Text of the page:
Alaska receives $2M grant to combat opioid abuse as state reports increased drug overdose deaths

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ANCHORAGE (KTUU) - The State of Alaska is set to receive $2 million in federal grant money to help combat the opioid epidemic in the Last Frontier.

The funds come from the U.S. Dept. of Health and Social Services and are set to be distributed immediately by the federal agency to support prevention, treatment, and recovery services in the 49th state.

"One of the great things about this money is there's some flexibility," said Jay Butler, Chief Medical Officer for the State of Alaska Dept. of Health and Social Services. "So we can look at what are some of the gaps we need to fill in."

The announcement from Gov. Bill Walker comes the same day as a newly-released report from the State of Alaska Section of Epidemiology, which sheds even more light on the severity of Alaska's drug overdose problem: The overdose death rate in the Last Frontier has increased yet again.

"This shows that the opioid epidemic is in no way over," Butler said. "Situational awareness is critical, just as it would be if this were some sort of infectious disease epidemic."

In 2015, the opioid overdose death rate in the Last Frontier was higher than the national rate. One year later, driven primarily by heroin and other illicit drugs, Alaska's drug overdose death rate jumped another five percent.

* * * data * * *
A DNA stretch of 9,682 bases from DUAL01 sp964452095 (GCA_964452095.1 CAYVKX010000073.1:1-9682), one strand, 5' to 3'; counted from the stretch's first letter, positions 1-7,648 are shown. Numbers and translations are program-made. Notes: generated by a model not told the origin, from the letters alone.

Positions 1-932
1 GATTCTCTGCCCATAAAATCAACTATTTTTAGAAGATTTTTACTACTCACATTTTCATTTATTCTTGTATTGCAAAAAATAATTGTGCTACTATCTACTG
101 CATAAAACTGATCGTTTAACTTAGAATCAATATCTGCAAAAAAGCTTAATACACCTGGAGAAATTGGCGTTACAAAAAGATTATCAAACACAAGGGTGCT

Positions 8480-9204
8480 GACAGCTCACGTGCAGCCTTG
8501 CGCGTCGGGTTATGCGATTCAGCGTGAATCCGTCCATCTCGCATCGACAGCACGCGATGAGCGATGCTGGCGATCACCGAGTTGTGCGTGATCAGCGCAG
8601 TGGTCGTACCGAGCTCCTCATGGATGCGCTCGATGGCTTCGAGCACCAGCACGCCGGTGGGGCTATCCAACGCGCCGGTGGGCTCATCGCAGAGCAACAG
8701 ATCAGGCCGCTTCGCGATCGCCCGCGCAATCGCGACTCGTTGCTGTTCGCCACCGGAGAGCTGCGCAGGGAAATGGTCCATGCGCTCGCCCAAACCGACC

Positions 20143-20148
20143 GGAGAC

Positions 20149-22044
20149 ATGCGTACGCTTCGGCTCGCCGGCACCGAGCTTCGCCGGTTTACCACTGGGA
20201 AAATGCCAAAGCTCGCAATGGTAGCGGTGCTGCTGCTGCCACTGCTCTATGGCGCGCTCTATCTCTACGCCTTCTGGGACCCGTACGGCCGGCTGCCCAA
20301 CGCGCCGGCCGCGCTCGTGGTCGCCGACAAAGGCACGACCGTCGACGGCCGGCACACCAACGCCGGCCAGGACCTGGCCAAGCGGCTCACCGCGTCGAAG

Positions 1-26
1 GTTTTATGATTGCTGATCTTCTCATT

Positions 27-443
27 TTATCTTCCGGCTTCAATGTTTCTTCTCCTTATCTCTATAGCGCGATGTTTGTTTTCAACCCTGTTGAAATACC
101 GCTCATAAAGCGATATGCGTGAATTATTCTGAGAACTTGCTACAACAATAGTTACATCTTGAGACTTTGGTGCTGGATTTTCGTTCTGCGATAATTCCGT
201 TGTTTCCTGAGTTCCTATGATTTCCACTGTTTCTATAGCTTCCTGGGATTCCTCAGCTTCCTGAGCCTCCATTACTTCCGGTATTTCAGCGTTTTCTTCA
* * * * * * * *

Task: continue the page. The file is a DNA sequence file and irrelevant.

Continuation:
Updated data also demonstrates a fourfold increase in overdose deaths in Alaska, as compared to 2005.

In 2016, 128 drug overdose deaths were reported in Alaska. Of those deaths, 95 involved opioids, whether prescription, heroin, or other, and 49 involved heroin specifically.

Population data by race were reportedly not available, so 2015 estimates were used for that portion of the data.

Age-based data, however, was available in 2016. Notably, numbers demonstrate higher death rates in a younger age group (25- to 34-year-olds) as well as higher rates among Gulf Coast residents.

"If this were easy, it would've already been done," Butler said. "Even looking at it as an epidemic, it is fairly complex, and it requires not just that multi-phase, multi-pronged approach, but also multi-sectoral.

"It's not just a criminal justice issue," he said. "It takes all parts of society to be able to address it."

A release from the governor's office said the administration is currently working to identify which programs and services will be receiving funds from the grant.